A Police Scotland Chief Inspector has reassured elected members that the force are “not looking to withdraw from communities” by shutting stations in rural towns.
Chief Inspector Mark Hollis was at the monthly meeting of Wigtown Area Committee on Wednesday to give the police performance report for April to September 2016.
Replying to a question from Mid Galloway Councillor Alistair Geddes about the fate of the police station in Whithorn, the Inspector said: “If Whithorn were to shut down we would be looking at alternative sites like the ambulance or the fire station.”
Councillor Geddes commented that once the consultation process was complete, he would favour the idea of having a ‘hub’ as a base for emergency services and community safety teams, that would be of benefit to South Machars communities like the Isle of Whithorn, Whithorn, Garlieston and Sorbie.
Fellow Mid Galloway Councillor Jim McColm said he was pleased to note that Chief Inspector Hollis recognised the need to retain a police presence in the South Machars.
Police Scotland proposals to ‘rationalise’ stations comes hot on the heels of other changes such as axing traffic wardens, closing the control room in Dumfries and police counters in rural stations. But Inspector Hollis told the elected members the proposed closures were “not a cost saving exercise”.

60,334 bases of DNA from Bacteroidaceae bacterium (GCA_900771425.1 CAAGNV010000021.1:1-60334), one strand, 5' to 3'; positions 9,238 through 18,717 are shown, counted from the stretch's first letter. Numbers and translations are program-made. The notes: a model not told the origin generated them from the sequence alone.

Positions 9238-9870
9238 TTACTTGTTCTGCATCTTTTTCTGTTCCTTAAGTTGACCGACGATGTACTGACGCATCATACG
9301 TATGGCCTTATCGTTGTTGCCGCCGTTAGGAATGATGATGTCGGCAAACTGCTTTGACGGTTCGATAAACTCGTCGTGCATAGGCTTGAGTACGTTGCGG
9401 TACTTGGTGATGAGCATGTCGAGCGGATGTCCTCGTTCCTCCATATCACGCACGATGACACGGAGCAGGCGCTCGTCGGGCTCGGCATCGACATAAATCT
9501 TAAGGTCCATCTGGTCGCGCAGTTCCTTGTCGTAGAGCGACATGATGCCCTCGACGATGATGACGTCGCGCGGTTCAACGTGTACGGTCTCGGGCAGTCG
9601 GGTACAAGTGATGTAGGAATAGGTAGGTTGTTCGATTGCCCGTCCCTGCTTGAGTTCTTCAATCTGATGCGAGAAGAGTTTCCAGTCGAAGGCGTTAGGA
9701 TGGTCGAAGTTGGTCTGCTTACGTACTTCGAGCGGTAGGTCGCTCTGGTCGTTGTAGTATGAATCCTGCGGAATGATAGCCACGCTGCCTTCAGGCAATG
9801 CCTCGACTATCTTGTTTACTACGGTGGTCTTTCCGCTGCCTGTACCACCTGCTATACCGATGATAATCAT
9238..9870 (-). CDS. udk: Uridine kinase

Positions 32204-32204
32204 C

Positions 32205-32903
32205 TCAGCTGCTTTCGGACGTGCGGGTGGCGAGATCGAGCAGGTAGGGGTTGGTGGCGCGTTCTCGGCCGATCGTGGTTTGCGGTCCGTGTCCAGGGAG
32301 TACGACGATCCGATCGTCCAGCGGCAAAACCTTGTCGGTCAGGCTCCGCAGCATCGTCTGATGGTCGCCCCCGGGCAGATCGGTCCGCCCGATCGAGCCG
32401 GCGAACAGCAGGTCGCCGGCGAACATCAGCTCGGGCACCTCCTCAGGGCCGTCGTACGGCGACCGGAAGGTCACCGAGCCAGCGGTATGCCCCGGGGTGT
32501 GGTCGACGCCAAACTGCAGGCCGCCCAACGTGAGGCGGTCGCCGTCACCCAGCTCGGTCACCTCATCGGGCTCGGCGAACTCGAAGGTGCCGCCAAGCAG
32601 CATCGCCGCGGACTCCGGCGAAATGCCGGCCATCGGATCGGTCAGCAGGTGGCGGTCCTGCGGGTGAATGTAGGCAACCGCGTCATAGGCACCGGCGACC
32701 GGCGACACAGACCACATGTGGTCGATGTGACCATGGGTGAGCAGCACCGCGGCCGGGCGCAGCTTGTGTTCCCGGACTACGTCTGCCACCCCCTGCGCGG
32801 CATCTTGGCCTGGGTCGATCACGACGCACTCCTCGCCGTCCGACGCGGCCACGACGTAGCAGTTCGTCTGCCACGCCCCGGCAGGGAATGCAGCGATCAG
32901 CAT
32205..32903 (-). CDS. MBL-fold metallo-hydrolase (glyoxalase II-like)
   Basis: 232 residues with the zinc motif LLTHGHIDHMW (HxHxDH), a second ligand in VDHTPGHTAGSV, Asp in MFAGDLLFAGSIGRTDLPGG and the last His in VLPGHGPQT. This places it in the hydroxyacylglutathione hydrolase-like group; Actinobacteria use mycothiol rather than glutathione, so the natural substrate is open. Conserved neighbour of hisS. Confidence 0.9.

After the meeting, Mid Galloway Councillor Graham Nicol commented; “If it’s not, then why are they doing it?”
Concerning the six-monthly report, the chief inspector said that it was “positive” with a reduction in crimes of violence, down from 18 to 14 from the corresponding period last year. Serious assaults had also gone down from 11 to four, although robberies had increased from three to five.
Of most concern were two robberies in the streets of Stranraer, which was a new trend. Councillors wanted the council to investigate if the new LED style street lighting could be a factor in these statistics after reports of dark patches.